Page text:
A Second Wind

The haiku seems fit for the use I have in mind. A sort of catalogue of moments of presence here in this new place, the Pacific  North West. I have come to this region after many years on the East Coast, where I was closer to Europe than Asia, and yet my last series of poems, written in Portsmouth New Hampshire, was based on ancient Chinese poems and their Zenist orientation. So now I am at the Western end of the continent and exploring it through haiku. American landscapes have always been metaphysical places, starting with the Native Americans, then the Puritans, then the Romantics with their sense of apocalypse. This eschatological sense of place has political aspects, especially with Evangelical Christians. White Nationalists camp in Eastern Oregon.  Oregon is historically the end of the way West. Eschatology and apocalypse mix with rather dramatic rivers and mountains, so I may get a second wind of the energies flowing through the pond songs. The complex psychology of certain schools of Zen seem almost native to the place thanks to Gary Snyder and respond strongly to the disfiguring of the landscape by apocalyptic schemes.  Czeslaw Milosz with his profound engagement in European religious ideas was certainly affected by these facets of the local reality.  Potent stuff.

 

Between immanence

and divine transcendence this

day of cool bright mist

New Project: Poems and Freedom

Having retooled an old website, I’m now preoccupied with writing for http://dailymetaxy.com under the title poemaspassport

Please pay it a visit and subscribe if you like. 

The concept is that poems “travel” well — and the difficulty of this notion is that to understand a poem is to understand it as representative of a thick particularity or set of contingencies. A poem is a parochial artifact. But the games poems play with words are real: they connect communities of language users to each other in multifarious ways. Poems use all sorts of means to transcend the fictions of univocal meaning: metaphor, rhyme, all sorts of echoings of intertextuality.  But by “seeing through” the language games AS games — perhaps this is one way to put it — poems travel lightly across communities. Poems are “transcultural.”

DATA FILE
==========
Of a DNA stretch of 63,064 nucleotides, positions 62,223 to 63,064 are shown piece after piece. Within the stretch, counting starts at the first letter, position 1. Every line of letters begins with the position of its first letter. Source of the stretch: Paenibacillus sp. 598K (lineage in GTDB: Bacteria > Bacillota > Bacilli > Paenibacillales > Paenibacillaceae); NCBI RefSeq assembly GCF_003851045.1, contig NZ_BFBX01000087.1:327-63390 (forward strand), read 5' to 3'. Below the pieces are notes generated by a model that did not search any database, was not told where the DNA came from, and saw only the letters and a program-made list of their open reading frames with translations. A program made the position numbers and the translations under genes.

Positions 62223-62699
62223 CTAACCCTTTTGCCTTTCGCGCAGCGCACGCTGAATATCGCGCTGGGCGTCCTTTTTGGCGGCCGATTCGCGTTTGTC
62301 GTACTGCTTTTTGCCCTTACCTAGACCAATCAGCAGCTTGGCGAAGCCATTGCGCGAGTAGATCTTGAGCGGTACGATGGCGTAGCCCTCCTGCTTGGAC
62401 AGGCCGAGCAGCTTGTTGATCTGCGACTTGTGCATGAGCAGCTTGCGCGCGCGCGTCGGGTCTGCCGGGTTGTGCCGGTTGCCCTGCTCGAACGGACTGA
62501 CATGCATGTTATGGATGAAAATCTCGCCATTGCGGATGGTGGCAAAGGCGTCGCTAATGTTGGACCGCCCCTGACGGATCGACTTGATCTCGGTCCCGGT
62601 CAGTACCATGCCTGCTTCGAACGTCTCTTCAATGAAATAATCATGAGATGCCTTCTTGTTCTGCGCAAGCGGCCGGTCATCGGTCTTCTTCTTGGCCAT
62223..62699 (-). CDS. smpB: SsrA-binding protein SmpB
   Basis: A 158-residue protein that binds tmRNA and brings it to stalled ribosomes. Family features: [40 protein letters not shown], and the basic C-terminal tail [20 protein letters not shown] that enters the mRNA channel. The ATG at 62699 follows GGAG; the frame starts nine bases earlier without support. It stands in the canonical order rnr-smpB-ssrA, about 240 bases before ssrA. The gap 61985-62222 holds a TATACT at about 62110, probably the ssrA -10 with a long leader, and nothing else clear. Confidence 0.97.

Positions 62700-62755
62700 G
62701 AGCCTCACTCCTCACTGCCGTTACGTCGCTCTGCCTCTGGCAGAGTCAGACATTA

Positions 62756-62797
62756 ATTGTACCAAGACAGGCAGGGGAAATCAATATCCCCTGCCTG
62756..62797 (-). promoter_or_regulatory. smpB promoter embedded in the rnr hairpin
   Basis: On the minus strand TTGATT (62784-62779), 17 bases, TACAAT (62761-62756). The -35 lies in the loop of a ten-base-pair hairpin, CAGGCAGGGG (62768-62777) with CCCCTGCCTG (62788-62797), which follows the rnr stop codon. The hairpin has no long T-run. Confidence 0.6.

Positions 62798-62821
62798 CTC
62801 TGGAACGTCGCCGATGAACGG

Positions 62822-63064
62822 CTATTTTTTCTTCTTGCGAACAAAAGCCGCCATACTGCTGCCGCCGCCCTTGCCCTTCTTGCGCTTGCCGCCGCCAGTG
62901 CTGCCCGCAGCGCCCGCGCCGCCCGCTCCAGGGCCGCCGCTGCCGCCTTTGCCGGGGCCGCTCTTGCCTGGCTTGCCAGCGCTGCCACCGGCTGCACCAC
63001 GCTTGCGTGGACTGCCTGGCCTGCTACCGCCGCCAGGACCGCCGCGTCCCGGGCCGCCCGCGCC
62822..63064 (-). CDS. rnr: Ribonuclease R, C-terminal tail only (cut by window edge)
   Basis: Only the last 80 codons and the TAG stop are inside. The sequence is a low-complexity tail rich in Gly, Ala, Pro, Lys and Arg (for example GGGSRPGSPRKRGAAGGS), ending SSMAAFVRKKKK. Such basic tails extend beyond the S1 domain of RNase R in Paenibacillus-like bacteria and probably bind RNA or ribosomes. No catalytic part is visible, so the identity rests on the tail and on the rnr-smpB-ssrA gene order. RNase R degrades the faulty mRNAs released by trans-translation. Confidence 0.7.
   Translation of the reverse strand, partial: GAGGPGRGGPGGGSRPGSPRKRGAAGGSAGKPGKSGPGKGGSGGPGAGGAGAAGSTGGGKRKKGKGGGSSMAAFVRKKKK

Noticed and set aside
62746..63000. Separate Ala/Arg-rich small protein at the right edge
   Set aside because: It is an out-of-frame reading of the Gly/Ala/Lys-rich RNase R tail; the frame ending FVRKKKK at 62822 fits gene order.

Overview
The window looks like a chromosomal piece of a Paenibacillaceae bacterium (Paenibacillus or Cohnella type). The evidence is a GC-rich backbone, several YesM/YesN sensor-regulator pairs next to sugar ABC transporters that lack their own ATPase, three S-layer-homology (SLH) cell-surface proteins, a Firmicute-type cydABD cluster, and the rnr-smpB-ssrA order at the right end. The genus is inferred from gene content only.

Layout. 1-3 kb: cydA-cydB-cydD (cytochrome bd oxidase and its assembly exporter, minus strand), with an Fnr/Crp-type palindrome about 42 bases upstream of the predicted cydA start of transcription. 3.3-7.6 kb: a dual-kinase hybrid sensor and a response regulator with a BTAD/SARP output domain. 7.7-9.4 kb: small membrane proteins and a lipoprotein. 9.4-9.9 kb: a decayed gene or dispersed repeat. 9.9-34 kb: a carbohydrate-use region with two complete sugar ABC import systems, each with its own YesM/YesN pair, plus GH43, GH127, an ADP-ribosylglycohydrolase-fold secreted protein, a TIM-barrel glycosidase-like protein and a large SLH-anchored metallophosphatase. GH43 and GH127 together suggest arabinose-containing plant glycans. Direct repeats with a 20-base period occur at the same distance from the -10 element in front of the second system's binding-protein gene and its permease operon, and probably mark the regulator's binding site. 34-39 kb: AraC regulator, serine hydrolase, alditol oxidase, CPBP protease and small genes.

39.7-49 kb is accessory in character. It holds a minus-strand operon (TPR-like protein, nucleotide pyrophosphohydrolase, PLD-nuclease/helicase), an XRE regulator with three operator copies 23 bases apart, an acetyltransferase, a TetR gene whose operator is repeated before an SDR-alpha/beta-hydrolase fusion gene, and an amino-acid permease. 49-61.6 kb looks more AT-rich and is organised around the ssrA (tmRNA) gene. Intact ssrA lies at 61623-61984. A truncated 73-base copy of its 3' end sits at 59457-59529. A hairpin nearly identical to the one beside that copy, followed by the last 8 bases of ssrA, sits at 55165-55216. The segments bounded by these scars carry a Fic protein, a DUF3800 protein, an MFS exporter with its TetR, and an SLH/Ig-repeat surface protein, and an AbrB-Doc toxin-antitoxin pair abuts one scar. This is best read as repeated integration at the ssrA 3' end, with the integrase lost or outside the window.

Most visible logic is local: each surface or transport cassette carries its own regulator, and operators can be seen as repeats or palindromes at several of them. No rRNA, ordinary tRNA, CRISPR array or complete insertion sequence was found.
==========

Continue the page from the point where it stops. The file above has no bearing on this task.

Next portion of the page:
And the analogy with doctors-without-borders is that poems liberate their readers from their own cultural limitations. Poems have a healing power that suggests something other to fixed identities. The limiting functions of words, their power to specify what we mean,  which make everyday life possible, would not be comprehendible without countervailing freedoms — of conscience, of expression, of self-consciousness. Language is dialectical; it abounds with significant others.

Reading poetry closely builds a model identity that connects one with ethical others and ultimately with the Other as transcendent creator. That is: the creator whose existence is suggested by the fact that there is a creation to talk about. The logic of the distinction between creator and creation is crucial to the concept of poemswithoutborders.com

Or put it this way: The verbal play at the root of poetry suggests a primal energy, an original creative energy. The Taoist poets of China understood the Tao as the unnamable source of the 10,000 things; they experienced openings of “the fertile void” as source of “being happenings” to which their poetry referred, either by imagery or by its absence. In the West, a cross-cultural study of the idea of creation such as David Burrell’s Freedom and Creation in Three Traditions (Notre Dame 1993) makes explicit the sources of the idea of free creation in the faith traditions sharing Abraham as symbolic root. This kind of reading is not for everyone, but the cultural life made possible by it is, it seems to me, the “good life” if that phrase is to have any meaning.

So, in a nutshell, I’m exploring the idea of “poetry” as a primal energy which a poem taps into — to be crude. The “primal” aspect is what is universal and travels so well. Poetry is notoriously untranslatable, and yet what is reading but translating, with whatever faithfulness to the original we can bear.

The practical implications of this “theory” in the practice of a poet is explored in the essay on Denise Riley at http://dailymetaxy.com